The 1990s was the hey-day of Korean War memorial construction in West Virginia, with the vast majority of local monuments mentioning Korea in the state being dedicated during that decade. This ‘Mountaineer Memory Boom’ started in Spencer in 1991 with a marker honoring Ruby Bradley, the most decorated female veteran in American history, not far from an existing bridge named for her in 2001, which is currently scheduled to be replaced. Along Chancery Row in the college town of Morgantown the Monongahela County Commission Korean War Memorial was dedicated in 1992, the same year as a similar Vietnam monument located just feet away. On May 31 of 1993 the Wheeling Veterans Memorial was dedicated along the Ohio River waterfront, at the time covering every war from the Revolution up to ‘Desert Shield’ and describing Korea as “United States Leads United Nations Against Communism”, the same year the bridge crossing the Ohio at New Martinsville was renamed for Korean War Veterans. On Veterans Day of 1995 the official state Veterans Memorial was dedicated at the capitol in Charleston, a four-sided monument designed by Joe Mullins, a West Virginia State art prof picked for the gig in 1987. After being closed for over a year the memorial, which includes a statue of a Korean War Air Force Pilot that was dedicated on Veterans Day of 1998 and was the third statue out of the four to be completed, was rededicated on Veterans Day of 2009 by Secretary of State and Korea vet daughter Natalie Tennant.
On April 30 of 1995 the West Virginia legislature designated “That Portion Of WV Interstate 77 Extending South From The Ohio River To Charleston… As A Memorial To The West Virginia Veterans Who Served During The Korean War”, followed shortly by a formal dedication on June 25 of that year, according to the plaque located at a rest stop just off the interstate in Williamstown (which can be seen in the image at the top of the page). The plaque, which was itself dedicated later on August 12 of 2004, provides a perfect example of the fact that one never really knows where they might find a reminder of the Korean War, as I imagine many a momentarily bored tourist waiting for a travel partner to have read that plaque during the last dozen years. In 1999 a plaque denoting the Spanky Roberts Memorial Bridge which mentions his involvement in the Korean War was dedicated in Fairmount, the same town that for the last few years has been trying to build a lighted Korean War memorial with a 38-meter tall flagpole. The project first experienced financial issues in November 2015 and despite a donation at the next Flag Day of an even larger flag that is visible for miles up and down Interstate 79, if only during daylight, the project still remains unfinished according to an Op-Ed piece published online on September 14 of 2016.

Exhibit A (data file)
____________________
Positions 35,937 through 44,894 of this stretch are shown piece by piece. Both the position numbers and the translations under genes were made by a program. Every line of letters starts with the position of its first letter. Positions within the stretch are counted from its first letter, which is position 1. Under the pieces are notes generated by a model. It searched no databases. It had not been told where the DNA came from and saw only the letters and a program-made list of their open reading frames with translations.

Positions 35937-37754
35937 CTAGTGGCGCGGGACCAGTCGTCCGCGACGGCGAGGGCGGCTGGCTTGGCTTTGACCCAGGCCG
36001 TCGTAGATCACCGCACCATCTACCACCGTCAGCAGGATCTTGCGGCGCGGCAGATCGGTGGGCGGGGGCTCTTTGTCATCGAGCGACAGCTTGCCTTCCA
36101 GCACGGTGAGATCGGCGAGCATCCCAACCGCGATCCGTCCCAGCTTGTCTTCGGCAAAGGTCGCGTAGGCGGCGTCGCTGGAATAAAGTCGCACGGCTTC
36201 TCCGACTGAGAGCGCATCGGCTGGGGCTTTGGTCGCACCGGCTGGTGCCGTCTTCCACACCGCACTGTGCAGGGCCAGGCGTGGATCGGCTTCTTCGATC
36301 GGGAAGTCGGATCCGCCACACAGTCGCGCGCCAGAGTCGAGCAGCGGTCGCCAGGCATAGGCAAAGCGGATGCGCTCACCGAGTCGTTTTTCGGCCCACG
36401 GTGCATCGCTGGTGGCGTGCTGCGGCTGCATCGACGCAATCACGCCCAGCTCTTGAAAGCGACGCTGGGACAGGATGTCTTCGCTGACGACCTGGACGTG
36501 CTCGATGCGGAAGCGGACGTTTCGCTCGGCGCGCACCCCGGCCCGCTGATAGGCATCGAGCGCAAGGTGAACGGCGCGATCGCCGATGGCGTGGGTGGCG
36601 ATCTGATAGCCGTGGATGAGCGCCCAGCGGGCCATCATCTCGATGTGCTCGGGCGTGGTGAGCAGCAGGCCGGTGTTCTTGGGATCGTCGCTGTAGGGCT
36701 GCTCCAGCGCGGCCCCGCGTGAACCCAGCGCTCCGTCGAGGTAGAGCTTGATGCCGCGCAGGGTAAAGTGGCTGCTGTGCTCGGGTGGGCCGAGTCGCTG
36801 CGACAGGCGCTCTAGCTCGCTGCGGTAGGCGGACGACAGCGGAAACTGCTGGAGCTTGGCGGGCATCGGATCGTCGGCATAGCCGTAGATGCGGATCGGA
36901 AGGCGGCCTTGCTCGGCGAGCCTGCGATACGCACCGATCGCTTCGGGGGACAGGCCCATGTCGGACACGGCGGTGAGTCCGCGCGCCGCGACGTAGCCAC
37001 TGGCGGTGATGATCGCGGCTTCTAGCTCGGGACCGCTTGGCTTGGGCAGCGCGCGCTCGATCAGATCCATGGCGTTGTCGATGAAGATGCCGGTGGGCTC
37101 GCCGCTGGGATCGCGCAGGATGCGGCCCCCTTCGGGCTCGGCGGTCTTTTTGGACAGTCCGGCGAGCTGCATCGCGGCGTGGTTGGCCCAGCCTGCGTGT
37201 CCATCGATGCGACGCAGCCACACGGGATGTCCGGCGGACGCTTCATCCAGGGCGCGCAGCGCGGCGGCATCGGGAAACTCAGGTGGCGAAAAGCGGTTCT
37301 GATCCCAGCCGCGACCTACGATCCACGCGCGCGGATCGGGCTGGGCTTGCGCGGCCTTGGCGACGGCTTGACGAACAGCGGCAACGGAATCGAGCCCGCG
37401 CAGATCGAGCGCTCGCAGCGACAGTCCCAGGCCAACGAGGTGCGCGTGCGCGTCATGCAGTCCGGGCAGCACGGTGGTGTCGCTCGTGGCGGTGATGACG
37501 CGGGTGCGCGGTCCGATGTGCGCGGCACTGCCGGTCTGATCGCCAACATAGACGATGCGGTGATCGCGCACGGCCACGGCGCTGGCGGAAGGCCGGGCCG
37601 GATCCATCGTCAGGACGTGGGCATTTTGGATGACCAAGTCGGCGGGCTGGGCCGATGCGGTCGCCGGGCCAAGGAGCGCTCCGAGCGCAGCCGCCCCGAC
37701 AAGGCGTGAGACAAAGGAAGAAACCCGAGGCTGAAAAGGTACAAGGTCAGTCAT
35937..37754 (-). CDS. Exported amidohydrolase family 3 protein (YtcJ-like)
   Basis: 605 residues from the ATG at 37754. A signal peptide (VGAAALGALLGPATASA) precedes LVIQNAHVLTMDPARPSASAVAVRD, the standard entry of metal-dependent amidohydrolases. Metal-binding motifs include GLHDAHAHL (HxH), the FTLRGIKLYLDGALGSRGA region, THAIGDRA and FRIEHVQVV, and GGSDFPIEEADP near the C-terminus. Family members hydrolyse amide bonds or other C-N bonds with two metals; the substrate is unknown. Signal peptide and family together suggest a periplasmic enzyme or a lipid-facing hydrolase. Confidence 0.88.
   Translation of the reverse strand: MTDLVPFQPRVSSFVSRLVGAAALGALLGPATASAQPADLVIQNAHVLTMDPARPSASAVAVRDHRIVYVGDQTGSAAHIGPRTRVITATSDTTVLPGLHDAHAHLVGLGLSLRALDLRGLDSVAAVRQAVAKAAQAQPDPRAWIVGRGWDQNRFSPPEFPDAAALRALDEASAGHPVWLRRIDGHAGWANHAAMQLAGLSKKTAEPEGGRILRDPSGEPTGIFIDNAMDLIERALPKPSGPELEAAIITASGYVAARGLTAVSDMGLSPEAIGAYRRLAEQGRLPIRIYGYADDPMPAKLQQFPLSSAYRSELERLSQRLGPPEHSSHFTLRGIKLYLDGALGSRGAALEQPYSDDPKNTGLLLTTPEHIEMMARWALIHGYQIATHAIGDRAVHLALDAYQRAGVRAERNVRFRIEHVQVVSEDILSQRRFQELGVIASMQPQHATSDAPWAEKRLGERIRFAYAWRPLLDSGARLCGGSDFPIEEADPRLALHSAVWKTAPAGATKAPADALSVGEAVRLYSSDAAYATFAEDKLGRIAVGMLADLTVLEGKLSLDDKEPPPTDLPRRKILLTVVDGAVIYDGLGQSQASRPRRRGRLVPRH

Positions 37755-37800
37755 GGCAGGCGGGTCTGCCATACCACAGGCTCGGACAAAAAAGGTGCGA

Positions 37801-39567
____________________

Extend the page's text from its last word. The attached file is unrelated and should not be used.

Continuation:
Despite the ongoing difficulties in Fairmont, there have been other Korean War monuments dedicated across West Virginia since the year 2000. The largest of these memorials is a red-brick arch in South Charleston that was dedicated on Veterans Day of 2003, although additions followed including a laser-engraved map in 2004 and a plaque honoring Ruby Bradley in 2005, while the monument is used regularly as a site for Korean War commemoration. The Raleigh County Veterans Memorial in Beckley was dedicated on May 31 of 2004 and includes a wall denoting the Korean War dead from the county, in contrast to the monument at the nearby Memorial Airport that was dedicated on July 30 of 1978, which was meant to honor all vets but fails to name any wars specifically. This distinction between memorials that name Korea, and therefore act to remind people of it, versus those that honor all who ever fought may also ultimately be useful criteria for determining exactly which monuments to include in my study.